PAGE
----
More to Restobar closure than meets the eye

There is an eerie symbolism about closure of Restobar coffee shop in J'lem, formerly known as Café Moment.

Cafe Moment mourners, J'lem bombing 370 (photo credit: REUTERS/Nir Elias)
Cafe Moment mourners, J'lem bombing 370
(photo credit: REUTERS/Nir Elias)
There is an eerie symbolism about the closure of the Restobar coffee shop in Jerusalem, specifically at this time of the year. Restobar in its previous incarnation was known as Café Moment. In the late evening of Saturday, March 9, 2002, a Palestinian suicide/homicide bomber who had been sent by Hamas, entered the premises approximately 100 meters distance from the Prime Minister's official residence and detonated an explosive device hidden under his clothing. The force of the blast was so powerful that it destroyed a large section of the restaurant. When the dust cleared, eleven people lay dead, and 54 were injured, ten of them, severely.
The physical damage to the building was quickly repaired and a memorial plaque was set into the stone fence with the names of the eleven victims: Limor Ben-Shoham, 27, of Jerusalem, Nir Rahamim Borochov, 22, of Givat Ze'e, Danit Dagan, 25, of Tel-Aviv, Livnat Dvash, 28, of Jerusalem Tali Eliyahu, 26, of Jerusalem, Uri Felix, 25, of Givat Ze'ev, Dan Imani, 23, of Jerusalem, Natanel Kochavi, 31, of Kiryat Ata, Baruch Lerner-Naor, 28, of Eli rit Ozarov, 28, of Jerusalem, and Avraham Haim Rahamim, 29, of Jerusalem.
A garden was planted at the top of the fence facing Gaza Road on one side and Ben Maimon on the other.
It was and still is a living memorial to eleven innocent Israelis who wanted nothing more at the time of their deaths than to sit with friends over coffee and good food. Café Moment was a dairy café without rabbinic supervision. It did not advertise itself as kosher, but there was nothing on the menu to offend religious sensibilities.
Restobar decided to cater specifically to a secular clientele, and its patrons of diverse age groups and backgrounds were content to sit in the patio area or inside and to converse with each other in tones that rarely penetrated into the street. If there was a disturbance at all, it was in the number of vehicles that occasionally blocked the path of pedestrians in Gaza Road or Ben Maimon.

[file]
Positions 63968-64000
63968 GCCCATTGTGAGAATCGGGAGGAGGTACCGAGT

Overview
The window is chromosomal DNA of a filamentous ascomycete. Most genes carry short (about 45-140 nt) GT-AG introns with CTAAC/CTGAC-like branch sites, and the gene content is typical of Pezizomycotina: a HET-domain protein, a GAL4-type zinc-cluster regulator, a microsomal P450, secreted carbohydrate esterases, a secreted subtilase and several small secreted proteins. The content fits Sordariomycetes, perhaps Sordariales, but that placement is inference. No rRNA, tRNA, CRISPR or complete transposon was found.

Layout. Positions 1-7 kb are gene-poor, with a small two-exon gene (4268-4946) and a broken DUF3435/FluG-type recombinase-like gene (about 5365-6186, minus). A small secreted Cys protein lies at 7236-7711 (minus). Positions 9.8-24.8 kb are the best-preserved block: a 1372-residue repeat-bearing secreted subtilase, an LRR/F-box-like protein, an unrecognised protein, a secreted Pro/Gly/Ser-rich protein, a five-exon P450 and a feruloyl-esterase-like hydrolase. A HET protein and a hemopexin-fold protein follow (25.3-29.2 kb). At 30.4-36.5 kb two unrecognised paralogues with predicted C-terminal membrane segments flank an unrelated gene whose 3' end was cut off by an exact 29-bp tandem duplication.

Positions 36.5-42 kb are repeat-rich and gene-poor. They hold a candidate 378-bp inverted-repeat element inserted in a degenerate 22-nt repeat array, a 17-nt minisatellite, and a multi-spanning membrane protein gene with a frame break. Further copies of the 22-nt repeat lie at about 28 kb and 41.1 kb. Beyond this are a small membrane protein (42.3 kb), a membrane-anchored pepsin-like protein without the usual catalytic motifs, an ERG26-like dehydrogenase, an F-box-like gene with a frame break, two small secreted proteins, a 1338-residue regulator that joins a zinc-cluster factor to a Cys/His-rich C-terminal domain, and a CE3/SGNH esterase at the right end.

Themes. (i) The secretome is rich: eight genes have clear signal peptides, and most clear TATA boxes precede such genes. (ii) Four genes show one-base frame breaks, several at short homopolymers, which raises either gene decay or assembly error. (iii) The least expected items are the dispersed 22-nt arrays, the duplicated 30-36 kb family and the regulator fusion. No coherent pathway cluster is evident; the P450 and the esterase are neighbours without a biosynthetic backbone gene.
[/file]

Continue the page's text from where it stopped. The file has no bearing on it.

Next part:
Rehavia was never considered to be a religious enclave, though over the years increasing numbers of religiously observant people have moved into the neighborhood and more synagogues have been built, though the ritual baths closed for repairs a few years ago have never been reopened.. Most of the religiously observant residents of Rehavia are of the live and let live variety, and if they were bothered by Restobar being open on Shabbat, they seldom said so. On the other hand there were others who were very vocal in their disapproval. I do not know the identity of the owner of the building in which Restobar is located but I somehow suspect that his motive on insisting that the enterprise be closed on Shabbat and that it becomes kosher is not the real reason that he wants to change the status quo.
There's a tremendous amount of construction going on in Rehavia as old buildings either come down to be replaced by modern high rises or additional floors are added to existing buildings. Restobar is a single story structure in a prime position. Any real estate developer would lick his chops at the opportunity to tear down the building and construct a huge residential tower in its place, with perhaps a kosher restaurant on the ground floor. Restobar is not the first secular oriented eatery to be sacrificed on the altar of religious intolerance. Café Yehoshua, down the road apiece on Gaza, was previously a non-kosher establishment, a factor that irked several of its neighbors. It is now kosher.
Yes it's true that secular people can eat anywhere and it makes no real difference whether it's kosher or not unless they have a fetish for certain foods forbidden under Jewish dietary laws. But it's morally wrong to deny them a place where they can congregate on weekends. These are people who are part of society. They serve in the army; they pay taxes and they are entitled to sit in restaurants and coffee bars on Friday nights and Saturdays.
I do not have a personal axe to grind here, as I do observe the Sabbath and I eat only kosher. But just as I would feel a sense of discrimination if I was denied the right to publicly observe the Sabbath or to eat in accordance with the dictates of my conscience, I would not want to deny others whose lifestyle is different, the right to pursue it as they see fit, so long as it does not harm anyone else.
After all the restaurants are closed on Shabbat and made kosher, the next target will be the football field, and Saturday games will cease. Who knows where it could go from there.
Will our democracy become a theocracy? But more important than considerations across the secular/religious divide is preserving the memories of those people who lost their lives in a terrorist attack eleven years ago Every new broom sweeps clean, and whether Restobar is transformed into a kosher establishment that is closed on Shabbat or whether the building is torn down to make way for another, the memorial plaque with the names of the victims must be preserved, because it is yet another sign that whatever its enemies do to the Jewish People, the spirit of survival remains strong. The plaque is also important to the families of the victims, some of whom come on the anniversary of the tragedy to light a memorial candle or to leave a floral tribute. Their feelings and their pain should not be ignored.